Stress, in contrast, is a normal physical response to events that make you feel threatened or upset your balance in some way. When you sense danger—whether it’s real or imagined—the body's defenses kick into high gear in a rapid, automatic process known as the “fight-or-flight-or-freeze” reaction, or the stress response. So, we can assume that fatigue can lead to stress.

In any case, this can be dangerous when performing tasks that require constant concentration, such as operating large vehicles. For instance, a person who is sufficiently rest may experience microsleep. Fatigue is generally considered a more long-term condition than sleepiness (somnolence). Although sleepiness can be a symptom of medical issues, it usually results from lack of restful sleep, or a lack of stimulation.

Chronic fatigue, on the other hand, is a symptom of a greater medical problem in most cases. It comes as mental or physical weariness and inability to complete tasks at normal performance. Both are similar and even categorized under the description of 'just being tired.'

This Excessive Fatigue is a normal result of working, mental stress, over stimulation or jet lag or active recreation, depression, and also boredom, disease and lack of sleep. It may also have chemical causes, such as poisoning or mineral or vitamin deficiencies. Massive blood loss frequently results in fatigue. Fatigue is different from drowsiness, where a patient feels that sleep is required. Fatigue is a normal response to physical exertion or stress, but can also be a sign of a physical disorder.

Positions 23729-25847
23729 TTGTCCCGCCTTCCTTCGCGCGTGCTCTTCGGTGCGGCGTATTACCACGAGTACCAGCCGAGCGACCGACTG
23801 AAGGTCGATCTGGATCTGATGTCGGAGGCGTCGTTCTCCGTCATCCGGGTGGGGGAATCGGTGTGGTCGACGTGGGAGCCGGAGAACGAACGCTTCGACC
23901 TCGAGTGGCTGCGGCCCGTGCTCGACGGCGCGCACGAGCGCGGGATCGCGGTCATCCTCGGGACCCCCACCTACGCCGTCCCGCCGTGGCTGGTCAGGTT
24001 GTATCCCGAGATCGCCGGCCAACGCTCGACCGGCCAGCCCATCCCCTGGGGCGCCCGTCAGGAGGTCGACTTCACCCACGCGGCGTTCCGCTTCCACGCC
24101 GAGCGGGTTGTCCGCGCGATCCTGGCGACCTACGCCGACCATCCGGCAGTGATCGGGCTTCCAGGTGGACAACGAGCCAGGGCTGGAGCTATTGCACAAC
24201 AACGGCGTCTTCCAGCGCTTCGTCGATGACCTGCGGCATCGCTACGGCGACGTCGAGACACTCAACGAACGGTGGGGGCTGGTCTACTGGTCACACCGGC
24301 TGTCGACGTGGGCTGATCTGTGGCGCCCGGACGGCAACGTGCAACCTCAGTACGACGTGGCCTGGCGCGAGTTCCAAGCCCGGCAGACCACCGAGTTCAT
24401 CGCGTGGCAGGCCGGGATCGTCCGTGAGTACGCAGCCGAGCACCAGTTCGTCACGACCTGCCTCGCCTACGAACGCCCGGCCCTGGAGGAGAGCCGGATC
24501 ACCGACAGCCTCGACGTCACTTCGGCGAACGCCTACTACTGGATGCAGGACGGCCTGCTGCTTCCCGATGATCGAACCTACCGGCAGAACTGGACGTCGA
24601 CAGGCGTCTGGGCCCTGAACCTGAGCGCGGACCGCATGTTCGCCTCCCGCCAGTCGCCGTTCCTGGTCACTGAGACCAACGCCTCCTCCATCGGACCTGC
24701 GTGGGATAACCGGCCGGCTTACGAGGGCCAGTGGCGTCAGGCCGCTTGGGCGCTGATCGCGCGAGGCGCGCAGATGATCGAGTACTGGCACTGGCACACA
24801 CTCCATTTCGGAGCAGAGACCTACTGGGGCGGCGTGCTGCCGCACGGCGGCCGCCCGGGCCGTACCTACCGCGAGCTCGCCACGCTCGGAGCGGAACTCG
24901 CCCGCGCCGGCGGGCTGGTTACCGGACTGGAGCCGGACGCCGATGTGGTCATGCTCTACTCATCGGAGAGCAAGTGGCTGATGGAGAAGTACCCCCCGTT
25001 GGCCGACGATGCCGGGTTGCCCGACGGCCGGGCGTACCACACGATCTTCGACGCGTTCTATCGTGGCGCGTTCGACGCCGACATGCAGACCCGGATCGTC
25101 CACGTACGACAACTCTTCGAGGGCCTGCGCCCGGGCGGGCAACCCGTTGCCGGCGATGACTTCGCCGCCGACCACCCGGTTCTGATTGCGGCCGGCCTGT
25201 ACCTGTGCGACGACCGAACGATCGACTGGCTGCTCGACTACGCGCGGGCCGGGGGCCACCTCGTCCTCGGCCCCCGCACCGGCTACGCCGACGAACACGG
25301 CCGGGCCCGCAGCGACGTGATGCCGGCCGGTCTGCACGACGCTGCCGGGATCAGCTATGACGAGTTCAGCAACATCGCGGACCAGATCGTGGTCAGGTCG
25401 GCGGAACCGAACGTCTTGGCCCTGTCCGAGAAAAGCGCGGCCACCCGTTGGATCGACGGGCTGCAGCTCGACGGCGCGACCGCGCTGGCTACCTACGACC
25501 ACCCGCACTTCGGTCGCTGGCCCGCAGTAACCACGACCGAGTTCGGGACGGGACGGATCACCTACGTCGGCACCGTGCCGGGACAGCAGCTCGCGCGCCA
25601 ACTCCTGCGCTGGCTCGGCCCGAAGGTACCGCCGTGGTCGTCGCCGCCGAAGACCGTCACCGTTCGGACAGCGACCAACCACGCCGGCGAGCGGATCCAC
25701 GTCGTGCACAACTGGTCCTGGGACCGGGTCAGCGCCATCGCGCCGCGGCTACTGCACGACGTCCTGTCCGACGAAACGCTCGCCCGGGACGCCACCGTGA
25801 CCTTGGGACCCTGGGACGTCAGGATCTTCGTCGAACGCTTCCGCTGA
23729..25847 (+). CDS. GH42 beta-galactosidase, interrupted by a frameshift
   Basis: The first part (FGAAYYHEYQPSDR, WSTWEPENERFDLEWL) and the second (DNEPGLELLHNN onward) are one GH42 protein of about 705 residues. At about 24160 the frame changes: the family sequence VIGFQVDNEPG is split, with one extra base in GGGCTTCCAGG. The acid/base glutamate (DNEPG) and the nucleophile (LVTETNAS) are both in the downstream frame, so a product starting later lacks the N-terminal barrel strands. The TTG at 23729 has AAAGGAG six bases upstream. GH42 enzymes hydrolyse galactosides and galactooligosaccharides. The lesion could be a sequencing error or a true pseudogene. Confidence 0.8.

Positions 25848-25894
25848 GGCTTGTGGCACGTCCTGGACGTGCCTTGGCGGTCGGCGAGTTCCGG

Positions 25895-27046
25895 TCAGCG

Temporary fatigue is likely to be a minor illness like the common cold as one part of the sickness behavior response that happens when the immune system fights an infection.

Chronic fatigue
Prolonged fatigue is a self-reported, persistent (constant) fatigue lasting at least one month. Chronic fatigue is a self-reported fatigue lasting at least six consecutive months. Chronic fatigue may be either persistent or relapsing. Chronic fatigue is a symptom of many diseases and conditions.

Some major categories of diseases that feature fatigue include: multiple sclerosis, blood disorders such as anemia, and even cancer, drug abuse including alcohol abuse, depression and other mental disorders that feature depressed mood, eating disorders, which can produce fatigue due to inadequate nutrition, fibromyalgia, and YES... Heart disease, Irritable Bowel Syndrome, Liver failure, Infectious diseases such as infectious mononucleosis. Leukemia or lymphoma, Lyme disease, Neurological disorders such as narcolepsy, Parkinson's disease and post-concussion syndrome Physical trauma and other pain-causing conditions, such as arthritis Sleep deprivation or sleep disorders Uremia, which is caused by kidney disease